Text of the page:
I have no idea what this has to do with living in wind chambers except that I was living in one then and my house now has the thermostat set to 68 basically because I’m cheap)
The whole time I was in New York I was obsessed with the color blue. My sister painted my old bedroom an exquisite blue, so beautiful I can neither really remember it or describe it. Yes it was weird when they first bought the parental manse but time and many changes have taken the weirdness away.
Lucia’s (the best of best friends) kitchen is a true sea blue, if your sea is in a very hot climate.
I couldn’t stop talking or thinking about redoing my living room. It’s pink and took ten coats to come out right. The downstairs bedroom is an ice blue. The study is turquoise and the guest room is teal. Obviously I love blue.
Then I came home and loved the coziness of the pink. I also said to myself: you’re so frigging crazy. Painting the living room is an excuse not to write. You spent the last two years moving. It’s time for some peace, and even more to get serious before you’re demented or somebody beats you to the weirdest story. Anyway you don’t have the money and every time you begin a home improvement project the stock market goes wild.
Yes, I’m the reason for the recession. Me, me and only me. It’s enough to make me ignore my house but I love it and weirdly I truly enjoy the “burdens” of home ownership.
The heating and AC guy was over today for the winter checkup. He said everything was perfect, and didn’t try to sell me something to enhance the performance. The exterminator came next. He didn’t tell me I had termites (I know he checks and gets a commission if he finds any.)
In New York both people would have tried to sell me a thousand things and would have had their hands out. OMG, was I supposed to tip them? I can’t help but think about the $1200+ I would be doling out this month in tips.
I enjoyed seeing people in New York. The city itself I wasn’t so crazy about. My last night I had a dream that I owned a cottage but couldn’t remember where. Great Neck? A cottage would be way too pricey. The Hamptons? In my dreams literally. It became a nightmare. I woke up and remembered; I do own a cottage, I do. In North Myrtle Beach SC. Oh the relief.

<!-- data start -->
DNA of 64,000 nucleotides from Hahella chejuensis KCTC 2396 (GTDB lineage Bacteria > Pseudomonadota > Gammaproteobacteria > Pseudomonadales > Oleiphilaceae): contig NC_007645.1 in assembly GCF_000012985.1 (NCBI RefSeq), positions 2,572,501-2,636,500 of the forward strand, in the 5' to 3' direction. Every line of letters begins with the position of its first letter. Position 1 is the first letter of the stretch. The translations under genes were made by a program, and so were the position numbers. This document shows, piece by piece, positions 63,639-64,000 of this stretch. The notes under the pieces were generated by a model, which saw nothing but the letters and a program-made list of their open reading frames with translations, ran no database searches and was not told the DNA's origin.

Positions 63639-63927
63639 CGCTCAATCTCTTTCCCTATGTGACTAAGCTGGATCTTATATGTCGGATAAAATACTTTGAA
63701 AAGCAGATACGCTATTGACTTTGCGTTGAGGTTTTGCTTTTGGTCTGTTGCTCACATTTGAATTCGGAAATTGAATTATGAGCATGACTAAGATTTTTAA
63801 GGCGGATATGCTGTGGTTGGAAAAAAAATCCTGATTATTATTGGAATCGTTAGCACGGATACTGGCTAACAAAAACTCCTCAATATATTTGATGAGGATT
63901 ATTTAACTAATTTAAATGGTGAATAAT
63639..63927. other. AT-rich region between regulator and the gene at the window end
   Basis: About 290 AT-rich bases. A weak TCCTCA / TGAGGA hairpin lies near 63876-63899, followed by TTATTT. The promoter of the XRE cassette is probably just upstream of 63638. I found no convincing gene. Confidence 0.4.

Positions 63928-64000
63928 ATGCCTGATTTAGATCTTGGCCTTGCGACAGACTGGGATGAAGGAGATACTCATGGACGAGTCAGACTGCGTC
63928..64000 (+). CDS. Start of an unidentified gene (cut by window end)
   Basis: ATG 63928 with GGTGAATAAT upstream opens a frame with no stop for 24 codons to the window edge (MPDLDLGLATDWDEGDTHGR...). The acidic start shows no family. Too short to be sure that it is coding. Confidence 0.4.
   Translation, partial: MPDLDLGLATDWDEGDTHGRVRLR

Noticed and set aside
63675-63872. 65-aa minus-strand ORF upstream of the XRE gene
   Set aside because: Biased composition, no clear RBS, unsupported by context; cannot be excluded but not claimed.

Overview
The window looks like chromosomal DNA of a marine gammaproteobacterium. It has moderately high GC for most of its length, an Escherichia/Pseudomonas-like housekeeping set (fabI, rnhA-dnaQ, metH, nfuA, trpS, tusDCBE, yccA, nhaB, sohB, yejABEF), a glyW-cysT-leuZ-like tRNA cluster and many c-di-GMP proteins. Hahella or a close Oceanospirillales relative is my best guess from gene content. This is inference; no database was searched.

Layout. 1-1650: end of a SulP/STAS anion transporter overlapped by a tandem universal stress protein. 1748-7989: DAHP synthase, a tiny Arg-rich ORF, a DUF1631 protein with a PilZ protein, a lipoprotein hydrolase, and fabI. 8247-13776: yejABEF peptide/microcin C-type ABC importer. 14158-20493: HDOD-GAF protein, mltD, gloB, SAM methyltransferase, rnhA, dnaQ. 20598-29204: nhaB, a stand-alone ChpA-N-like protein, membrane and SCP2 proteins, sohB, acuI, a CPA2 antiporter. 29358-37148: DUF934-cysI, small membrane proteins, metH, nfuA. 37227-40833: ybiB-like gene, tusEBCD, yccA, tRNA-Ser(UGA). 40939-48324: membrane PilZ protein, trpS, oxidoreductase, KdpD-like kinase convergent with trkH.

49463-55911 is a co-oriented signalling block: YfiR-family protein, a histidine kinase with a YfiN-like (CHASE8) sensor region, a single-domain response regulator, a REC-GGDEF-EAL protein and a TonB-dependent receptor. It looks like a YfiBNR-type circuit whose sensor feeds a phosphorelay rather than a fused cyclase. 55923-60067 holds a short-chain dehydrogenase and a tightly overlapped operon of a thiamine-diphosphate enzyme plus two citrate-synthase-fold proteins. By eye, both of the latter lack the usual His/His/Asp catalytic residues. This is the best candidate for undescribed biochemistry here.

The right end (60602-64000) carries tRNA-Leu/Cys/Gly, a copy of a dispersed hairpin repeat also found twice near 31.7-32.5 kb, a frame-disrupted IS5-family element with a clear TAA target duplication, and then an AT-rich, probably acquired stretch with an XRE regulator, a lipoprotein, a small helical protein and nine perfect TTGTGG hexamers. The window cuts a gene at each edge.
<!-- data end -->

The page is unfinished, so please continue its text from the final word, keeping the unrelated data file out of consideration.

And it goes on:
And I have a living room that will stay pink for a while. Hopefully the country will stay out of red.
Bone began NaBloSoFroDraWe 2009 or clean out your drafts week. I wrote this two weeks ago and kinda forgot about it. I meant to fill in the character sketchs but….
New York has never been about museums, theater, even restaurants to me but family, friends, the best museum in the world–the streets of New York, and OK I love restaurants in the city and Long Island more than any other place.
I stayed with my sister on the Island for a couple of nights and then went to my spiritual home, the Upper West Side. My best friend Lucia and her daughter Lucianame live in the best of all buildings. It’s non-doorman, just seven floors, built around the turn of the last century, one of the first elevator buildings in New York and half the building has been living there for thirty years or more. They all know me and treat me as just another building resident which is way cool.
I didn’t watch Seinfeld when it was on originally but instinctively knew that only the best friend could say “it’s me when ringing the door. And after your mother your best friend gets the coveted O or 1 spot on speed dial. Yes we all check.
One night Lucia and I went to a coffee shop across the street from her building. The food’s exceptional, the staff is wonderful and you never know who you’re going to run into but chances are you’ll run into Eleanor and end up eating with her.
Eleanor’s 83 and has been living in the building longer than I’ve been alive. She moved in as a young bride. Her husband died a few years ago and her son finally found himself a few years ago.
Eleanor’s the only Upper West Side Jewish Republican I know. Now we all voted for Rudy the first time, and Bloomberg the first time as we’re pragmatic and only tough Democrats when we have to be. Eleanor’s amazing–a group of us are Eleanor groupies. She would run for office because she knew the candidate would lose and she didn’t want the nice young person to suffer politically.